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Explain how Materials become Magnetised and Demagnetised

In this worksheet, students will explain how materials can be made magnetic and how they can be demagnetised, which means how magnetism can be removed.

'Explain how Materials become Magnetised and Demagnetised' worksheet

Key stage:  KS 3

Year:  Year 8 Science worksheets

Curriculum topic:   Physics: Electricity and Electromagnetism

Curriculum subtopic:   Magnetism

Difficulty level:  

Worksheet Overview

Why are some materials magnetic, and others are not? Let's find out!


First, we will learn about an important key term - soft magnetic materials. In this topic, if a material is described as 'soft', it doesn't mean that it is squishy or smooth! A soft magnetic material is a magnetic material that can be magnetised easily. 


Soft magnetic materials - like soft iron - can be turned into weak magnets when you place a strong, permanent magnet near them. Steel can also be magnetised (not as easily as iron) but it can stay magnetised longer.


You can magnetise a steel rod if you stroke it with a permanent magnet several times in the same direction. You can also place a steel bar in a magnetic field, then heat it to a high temperature and hammer it as it cools. A piece of iron or steel could be magnetised by placing it in a coil of wire with an electric current passing through it, always in the same direction.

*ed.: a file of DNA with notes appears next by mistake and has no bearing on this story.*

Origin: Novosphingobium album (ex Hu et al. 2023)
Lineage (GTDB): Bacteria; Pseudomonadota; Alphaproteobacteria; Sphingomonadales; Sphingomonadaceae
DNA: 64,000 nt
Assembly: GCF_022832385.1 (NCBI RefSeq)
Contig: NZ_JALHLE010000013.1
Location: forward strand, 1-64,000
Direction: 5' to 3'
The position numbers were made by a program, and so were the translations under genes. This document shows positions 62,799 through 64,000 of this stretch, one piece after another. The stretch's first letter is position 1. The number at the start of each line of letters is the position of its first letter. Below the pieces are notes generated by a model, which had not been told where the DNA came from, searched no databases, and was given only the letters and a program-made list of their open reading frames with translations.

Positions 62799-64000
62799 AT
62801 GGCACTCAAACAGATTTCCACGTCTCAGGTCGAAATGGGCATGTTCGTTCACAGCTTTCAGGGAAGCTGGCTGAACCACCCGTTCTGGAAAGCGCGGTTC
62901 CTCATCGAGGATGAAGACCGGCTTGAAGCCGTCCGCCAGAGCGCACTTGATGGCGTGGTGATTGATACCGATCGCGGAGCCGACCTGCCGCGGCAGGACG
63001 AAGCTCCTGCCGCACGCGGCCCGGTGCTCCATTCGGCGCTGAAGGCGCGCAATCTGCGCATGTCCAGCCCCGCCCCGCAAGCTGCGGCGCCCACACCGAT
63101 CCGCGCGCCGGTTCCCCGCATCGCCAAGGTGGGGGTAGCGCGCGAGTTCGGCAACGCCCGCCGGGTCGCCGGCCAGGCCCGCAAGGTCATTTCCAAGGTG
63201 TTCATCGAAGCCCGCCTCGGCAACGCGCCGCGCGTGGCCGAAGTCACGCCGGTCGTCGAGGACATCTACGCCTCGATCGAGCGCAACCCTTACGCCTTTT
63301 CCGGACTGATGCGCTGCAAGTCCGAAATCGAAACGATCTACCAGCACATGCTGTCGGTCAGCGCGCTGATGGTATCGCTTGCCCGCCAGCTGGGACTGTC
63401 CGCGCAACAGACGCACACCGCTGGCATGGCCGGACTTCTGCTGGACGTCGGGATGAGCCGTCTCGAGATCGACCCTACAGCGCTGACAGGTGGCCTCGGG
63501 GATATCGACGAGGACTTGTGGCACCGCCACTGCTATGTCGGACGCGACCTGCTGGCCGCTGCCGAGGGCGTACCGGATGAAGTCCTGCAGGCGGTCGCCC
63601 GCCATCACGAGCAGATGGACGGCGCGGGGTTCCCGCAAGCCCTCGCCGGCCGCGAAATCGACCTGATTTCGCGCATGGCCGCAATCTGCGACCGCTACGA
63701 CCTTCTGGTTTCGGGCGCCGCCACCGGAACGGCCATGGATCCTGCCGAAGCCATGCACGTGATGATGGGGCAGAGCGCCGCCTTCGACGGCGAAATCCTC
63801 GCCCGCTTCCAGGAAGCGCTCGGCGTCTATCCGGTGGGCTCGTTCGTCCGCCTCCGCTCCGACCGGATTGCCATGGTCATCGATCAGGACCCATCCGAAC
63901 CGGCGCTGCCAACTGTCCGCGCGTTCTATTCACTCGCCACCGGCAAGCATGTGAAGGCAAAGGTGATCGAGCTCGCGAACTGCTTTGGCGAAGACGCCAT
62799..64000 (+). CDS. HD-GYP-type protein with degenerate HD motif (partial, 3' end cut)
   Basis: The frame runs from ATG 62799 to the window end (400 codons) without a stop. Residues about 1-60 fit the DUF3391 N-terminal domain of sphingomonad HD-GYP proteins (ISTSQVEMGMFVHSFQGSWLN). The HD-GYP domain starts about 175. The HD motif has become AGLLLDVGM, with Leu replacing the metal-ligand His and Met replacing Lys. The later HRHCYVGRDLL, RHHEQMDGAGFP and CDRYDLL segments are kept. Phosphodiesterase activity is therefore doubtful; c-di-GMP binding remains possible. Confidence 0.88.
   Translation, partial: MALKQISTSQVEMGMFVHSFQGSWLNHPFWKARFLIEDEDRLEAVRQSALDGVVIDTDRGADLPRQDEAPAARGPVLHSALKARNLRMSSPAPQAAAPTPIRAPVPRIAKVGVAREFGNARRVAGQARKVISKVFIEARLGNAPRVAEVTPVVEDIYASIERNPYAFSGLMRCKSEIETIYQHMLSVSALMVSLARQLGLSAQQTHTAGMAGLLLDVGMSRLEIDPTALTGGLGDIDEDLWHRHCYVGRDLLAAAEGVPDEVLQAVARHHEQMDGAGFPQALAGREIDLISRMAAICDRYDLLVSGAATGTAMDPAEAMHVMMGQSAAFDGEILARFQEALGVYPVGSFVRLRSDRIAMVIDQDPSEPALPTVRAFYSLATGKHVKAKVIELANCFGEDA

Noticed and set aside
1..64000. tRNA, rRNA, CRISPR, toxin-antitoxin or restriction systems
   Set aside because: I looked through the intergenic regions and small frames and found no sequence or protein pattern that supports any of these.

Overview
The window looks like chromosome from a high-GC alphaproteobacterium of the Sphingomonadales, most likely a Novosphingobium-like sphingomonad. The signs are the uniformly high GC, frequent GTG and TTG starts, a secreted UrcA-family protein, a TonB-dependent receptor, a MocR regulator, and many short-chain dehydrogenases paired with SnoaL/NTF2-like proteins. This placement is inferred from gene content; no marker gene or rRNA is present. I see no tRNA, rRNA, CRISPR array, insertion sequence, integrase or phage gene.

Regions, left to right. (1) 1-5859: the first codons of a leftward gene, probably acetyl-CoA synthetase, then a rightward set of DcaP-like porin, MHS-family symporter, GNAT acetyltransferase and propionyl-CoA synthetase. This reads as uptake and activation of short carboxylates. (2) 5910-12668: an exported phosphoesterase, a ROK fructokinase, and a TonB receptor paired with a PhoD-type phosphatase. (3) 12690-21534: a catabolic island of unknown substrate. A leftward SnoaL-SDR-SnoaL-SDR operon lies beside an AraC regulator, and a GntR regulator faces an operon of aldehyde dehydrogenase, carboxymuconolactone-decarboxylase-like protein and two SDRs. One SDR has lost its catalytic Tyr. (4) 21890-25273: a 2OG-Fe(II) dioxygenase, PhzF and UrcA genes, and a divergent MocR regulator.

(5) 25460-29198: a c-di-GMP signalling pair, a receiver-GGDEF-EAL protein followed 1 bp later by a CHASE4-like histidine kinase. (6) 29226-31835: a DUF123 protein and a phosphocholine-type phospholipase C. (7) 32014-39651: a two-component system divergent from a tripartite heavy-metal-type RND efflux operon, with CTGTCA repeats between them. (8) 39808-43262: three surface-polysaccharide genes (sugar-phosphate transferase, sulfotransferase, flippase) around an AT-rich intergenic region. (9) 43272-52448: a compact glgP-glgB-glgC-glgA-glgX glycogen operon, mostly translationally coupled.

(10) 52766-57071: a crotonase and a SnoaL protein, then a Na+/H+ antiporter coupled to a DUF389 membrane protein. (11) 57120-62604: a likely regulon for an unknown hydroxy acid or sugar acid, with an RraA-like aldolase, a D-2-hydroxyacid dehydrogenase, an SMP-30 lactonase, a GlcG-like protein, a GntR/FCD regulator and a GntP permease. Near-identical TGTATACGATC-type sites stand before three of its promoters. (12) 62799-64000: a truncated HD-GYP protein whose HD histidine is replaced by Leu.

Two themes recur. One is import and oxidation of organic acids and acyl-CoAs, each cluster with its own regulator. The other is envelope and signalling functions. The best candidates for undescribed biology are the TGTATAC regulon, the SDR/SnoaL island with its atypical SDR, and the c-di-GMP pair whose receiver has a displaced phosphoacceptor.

Some materials - such as iron, cobalt or nickel - have little groups of atoms in them that behave like magnets. These groups of atoms are called magnetic domains. In unmagnetised materials, the magnetic domains are arranged randomly and point in different directions, cancelling each other out. In magnetised materials, the domains are aligned in such a way that they all point in the same direction. The better the alignment is, the stronger the magnet.


The diagram below shows the alignment before and after magnetising a piece of metal:


Magnetising metal


The reason an unmagnetised nail is attracted to a magnetic piece of iron is that more domains in the nail line up when it is placed near the magnet. When the magnet is removed, most domains return to a random arrangement and the nail becomes demagnetised.


In non-magnetic materials, the domains remain in a random arrangement, even when placed in a magnetic field.


Magnetism can also be removed in a number of ways:


-  Drop or hammer the magnet - this reduces the alignment and the magnetism

-  Heat the magnet

-  Stroke one magnet with another in different directions. This works better for demagnetising weaker magnets.


Let's have a go at some questions on this now.


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